It is our great pleasure to announce that Shana Ross is the 2022 winner of The Anne C. Barnhill Prize for Creative Nonfiction. Her essay, Story with Dog, was an early favorite in the submission process, and was named the best of the best by contest judge Sonja Livingston. Livingston writes:
Judging this year’s Barnhill Prize was a real honor but not an easy one. The essays broached important but tough topics and I fell a little in love with each piece.
I chose Story with Dog because it would not let me be. As the title suggests, the essay recounts a story with a dog, but, like the best writing, its deceptively simple subject functions like a trap door and, by the essay’s end, we find ourselves free falling into the fertile terrain below the surface of the words.
Vivid and poignant, Story with Dog is about cruelty and survival, yet the writing tackles these weighty topics with restraint. In such a brief essay, every word matters. Nothing is wasted. Though the subject matter is not easy, the writer’s voice is inviting, magnetic and does not flinch. As the essay progresses from dog to father to child and we might rather look away, the telling is so masterful, we’re compelled to stay with it and are rewarded for doing so. By the end, we understand what the story means but its meaning is felt and not prescribed. As a result, this “small” story stands for itself while powerfully suggesting a much larger world—making it not so very “small” after all.
Flannery O’ Connor said, “A story is a way to say something that can’t be said any other way—you tell a story because a statement would be inadequate.” This year’s winning essay does just that and would do Flannery proud.Sonja Livingston
Sonja also named as notable Game of Life (Fontaine) and Field Day, 1990 (Choate).
Congratulations to Shana, and to each of our finalists. On behalf of our editorial team, we are humbled and grateful to have the opportunity to read your work; most of all, you contributed to the dream of honoring Anne Barnhill by offering poignant and powerful narratives from your childhood experience.
Please see our home page or Creative Nonfiction menu tab for links to all of our essays, and thank you!
Shana Ross has done time in both a co-ed percussion fraternity and the PTA. She arrived this March in Edmonton, Alberta, after 25 years in New England. Qui transtulit sustinet. Her work has appeared in Chautauqua Journal, Phantom Kangaroo, Gone Lawn, Cutbank Literary Journal, Laurel Review and more. She was awarded first place in the 2021 Bacopa Literary Review Poetry competition, received a 2019 Parent-Writer Fellowship to Martha’s Vineyard Institute of Creative Writing, and serves as an editor for Luna Station Quarterly. Her first chapbook, Heavy Little Things (Finishing Line Press) is now available. She holds both a BA and MBA from Yale and rarely tweets. Twitter: @shanakatzross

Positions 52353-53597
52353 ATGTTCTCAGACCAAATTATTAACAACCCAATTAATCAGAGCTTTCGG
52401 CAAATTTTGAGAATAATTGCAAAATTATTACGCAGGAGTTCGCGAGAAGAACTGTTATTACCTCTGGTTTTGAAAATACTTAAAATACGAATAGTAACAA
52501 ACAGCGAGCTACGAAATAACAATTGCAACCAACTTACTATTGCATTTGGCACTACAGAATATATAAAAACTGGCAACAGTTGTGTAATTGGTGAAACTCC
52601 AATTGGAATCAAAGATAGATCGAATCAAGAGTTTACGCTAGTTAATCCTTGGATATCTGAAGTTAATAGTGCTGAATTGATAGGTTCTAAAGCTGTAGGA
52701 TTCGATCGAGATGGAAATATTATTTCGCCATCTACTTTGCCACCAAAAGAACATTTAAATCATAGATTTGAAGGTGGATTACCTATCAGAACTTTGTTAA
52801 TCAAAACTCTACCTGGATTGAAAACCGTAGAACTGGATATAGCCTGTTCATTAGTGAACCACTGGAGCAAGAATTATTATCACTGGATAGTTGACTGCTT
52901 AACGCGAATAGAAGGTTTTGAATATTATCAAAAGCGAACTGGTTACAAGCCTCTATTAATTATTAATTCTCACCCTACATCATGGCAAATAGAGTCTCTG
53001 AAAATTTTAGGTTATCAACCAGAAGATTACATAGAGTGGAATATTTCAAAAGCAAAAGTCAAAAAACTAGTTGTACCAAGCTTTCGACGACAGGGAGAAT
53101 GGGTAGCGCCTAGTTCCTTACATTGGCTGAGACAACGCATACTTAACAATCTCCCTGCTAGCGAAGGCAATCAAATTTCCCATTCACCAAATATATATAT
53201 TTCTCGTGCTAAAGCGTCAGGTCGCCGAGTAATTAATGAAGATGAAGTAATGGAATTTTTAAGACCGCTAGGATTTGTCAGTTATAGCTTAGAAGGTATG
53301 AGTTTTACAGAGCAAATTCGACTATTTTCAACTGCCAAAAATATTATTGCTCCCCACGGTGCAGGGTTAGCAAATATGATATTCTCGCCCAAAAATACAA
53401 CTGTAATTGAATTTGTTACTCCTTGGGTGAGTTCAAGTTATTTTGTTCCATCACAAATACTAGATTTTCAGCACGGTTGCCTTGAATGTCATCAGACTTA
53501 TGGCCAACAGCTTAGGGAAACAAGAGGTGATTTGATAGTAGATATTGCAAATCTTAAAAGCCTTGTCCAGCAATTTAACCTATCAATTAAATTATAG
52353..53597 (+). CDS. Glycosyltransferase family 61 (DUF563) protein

Wendy Fontaine‘s work has twice appeared in Longridge Review (and now three times), as well as in Hippocampus Magazine, Jet Fuel Review, River Teeth, Sweet Lit, and many other literary magazines. Her writing was nominated for the Pushcart and Best of the Net anthologies, and in 2020 she won the Hunger Mountain Creative Nonfiction Prize. A native New Englander, Fontaine now reside in southern California. Twitter: wendymfontaine
Emily Choate is the Fiction Editor of Peauxdunque Review. Her fiction appears in Mississippi Review, storySouth, Shenandoah, The Florida Review, Tupelo Quarterly, Rappahannock Review, and elsewhere. She writes regularly for Chapter 16, and other nonfiction appears in Atticus Review, Late Night Library, and Nashville Scene, among others. Emily holds an MFA from Sarah Lawrence College and was a Tennessee Williams Scholar at Sewanee Writers Conference. She lives near Nashville, where she’s working on a novel. Twitter: @EmChoate_Writer
M Tamara Cutler is a narrative screenwriter with a visual arts background. Works of creative nonfiction are published/forthcoming in Hunger Mountain Review, Under the Gum Tree, and Brevity Blog. She has a diploma in Advanced Creative Writing: Nonfiction from Cambridge University and an MFA in Film from New York University. She splits her time between Southern California and southern Spain. Twitter: @thatplaceUlove
Rachel Laverdiere writes, pots, and teaches in her little house on the Canadian prairies. She is CNF editor at Atticus Review and the creator of Hone & Polish Your Writing. Find Rachel’s prose in Grain, The New Quarterly, Atlas and Alice, The Citron Review and other fine journals. Twitter: @r_laverdiere
Zachary Ostraff received his MFA in creative writing from the Inland Northwest Center for Writers at Eastern Washington University (2016). His essay, Precedent, was a semi-finalist for the 2020 Hippocampus Magazine’s Remember in November contest. He has also had work in Assay: A Journal of Nonfiction Studies and High Desert Journal. He is currently a Ph.D. student at Texas Tech University. Twitter: @ostraffz